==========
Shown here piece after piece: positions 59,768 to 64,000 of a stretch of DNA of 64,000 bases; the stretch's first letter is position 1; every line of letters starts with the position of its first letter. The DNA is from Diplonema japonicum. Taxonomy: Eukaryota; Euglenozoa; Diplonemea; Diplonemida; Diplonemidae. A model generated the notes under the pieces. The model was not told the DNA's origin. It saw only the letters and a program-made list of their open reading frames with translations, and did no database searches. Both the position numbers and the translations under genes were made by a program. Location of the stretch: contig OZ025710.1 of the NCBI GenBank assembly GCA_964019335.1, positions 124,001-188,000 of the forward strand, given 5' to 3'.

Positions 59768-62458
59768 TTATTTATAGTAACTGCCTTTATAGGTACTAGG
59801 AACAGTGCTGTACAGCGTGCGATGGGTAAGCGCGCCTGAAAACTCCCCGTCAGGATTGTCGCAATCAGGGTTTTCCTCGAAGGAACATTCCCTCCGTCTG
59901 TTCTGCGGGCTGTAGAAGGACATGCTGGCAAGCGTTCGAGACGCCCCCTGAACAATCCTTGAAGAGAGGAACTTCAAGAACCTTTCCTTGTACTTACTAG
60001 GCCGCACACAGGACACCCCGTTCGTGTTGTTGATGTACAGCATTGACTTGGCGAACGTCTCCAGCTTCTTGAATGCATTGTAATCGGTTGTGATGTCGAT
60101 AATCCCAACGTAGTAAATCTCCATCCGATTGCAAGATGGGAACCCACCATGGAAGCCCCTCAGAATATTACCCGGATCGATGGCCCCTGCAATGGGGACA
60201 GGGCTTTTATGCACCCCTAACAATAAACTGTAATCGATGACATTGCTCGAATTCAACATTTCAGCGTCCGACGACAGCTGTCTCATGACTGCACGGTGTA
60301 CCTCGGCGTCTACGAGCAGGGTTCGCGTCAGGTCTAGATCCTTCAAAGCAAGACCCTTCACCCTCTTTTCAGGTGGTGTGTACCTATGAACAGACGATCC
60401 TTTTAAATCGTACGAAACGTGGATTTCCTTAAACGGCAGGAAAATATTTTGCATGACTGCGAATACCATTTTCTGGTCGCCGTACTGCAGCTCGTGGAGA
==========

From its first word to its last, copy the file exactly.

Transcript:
Shown here piece after piece: positions 59,768 to 64,000 of a stretch of DNA of 64,000 bases; the stretch's first letter is position 1; every line of letters starts with the position of its first letter. The DNA is from Diplonema japonicum. Taxonomy: Eukaryota; Euglenozoa; Diplonemea; Diplonemida; Diplonemidae. A model generated the notes under the pieces. The model was not told the DNA's origin. It saw only the letters and a program-made list of their open reading frames with translations, and did no database searches. Both the position numbers and the translations under genes were made by a program. Location of the stretch: contig OZ025710.1 of the NCBI GenBank assembly GCA_964019335.1, positions 124,001-188,000 of the forward strand, given 5' to 3'.

Positions 59768-62458
59768 TTATTTATAGTAACTGCCTTTATAGGTACTAGG
59801 AACAGTGCTGTACAGCGTGCGATGGGTAAGCGCGCCTGAAAACTCCCCGTCAGGATTGTCGCAATCAGGGTTTTCCTCGAAGGAACATTCCCTCCGTCTG
59901 TTCTGCGGGCTGTAGAAGGACATGCTGGCAAGCGTTCGAGACGCCCCCTGAACAATCCTTGAAGAGAGGAACTTCAAGAACCTTTCCTTGTACTTACTAG
60001 GCCGCACACAGGACACCCCGTTCGTGTTGTTGATGTACAGCATTGACTTGGCGAACGTCTCCAGCTTCTTGAATGCATTGTAATCGGTTGTGATGTCGAT
60101 AATCCCAACGTAGTAAATCTCCATCCGATTGCAAGATGGGAACCCACCATGGAAGCCCCTCAGAATATTACCCGGATCGATGGCCCCTGCAATGGGGACA
60201 GGGCTTTTATGCACCCCTAACAATAAACTGTAATCGATGACATTGCTCGAATTCAACATTTCAGCGTCCGACGACAGCTGTCTCATGACTGCACGGTGTA
60301 CCTCGGCGTCTACGAGCAGGGTTCGCGTCAGGTCTAGATCCTTCAAAGCAAGACCCTTCACCCTCTTTTCAGGTGGTGTGTACCTATGAACAGACGATCC
60401 TTTTAAATCGTACGAAACGTGGATTTCCTTAAACGGCAGGAAAATATTTTGCATGACTGCGAATACCATTTTCTGGTCGCCGTACTGCAGCTCGTGGAGA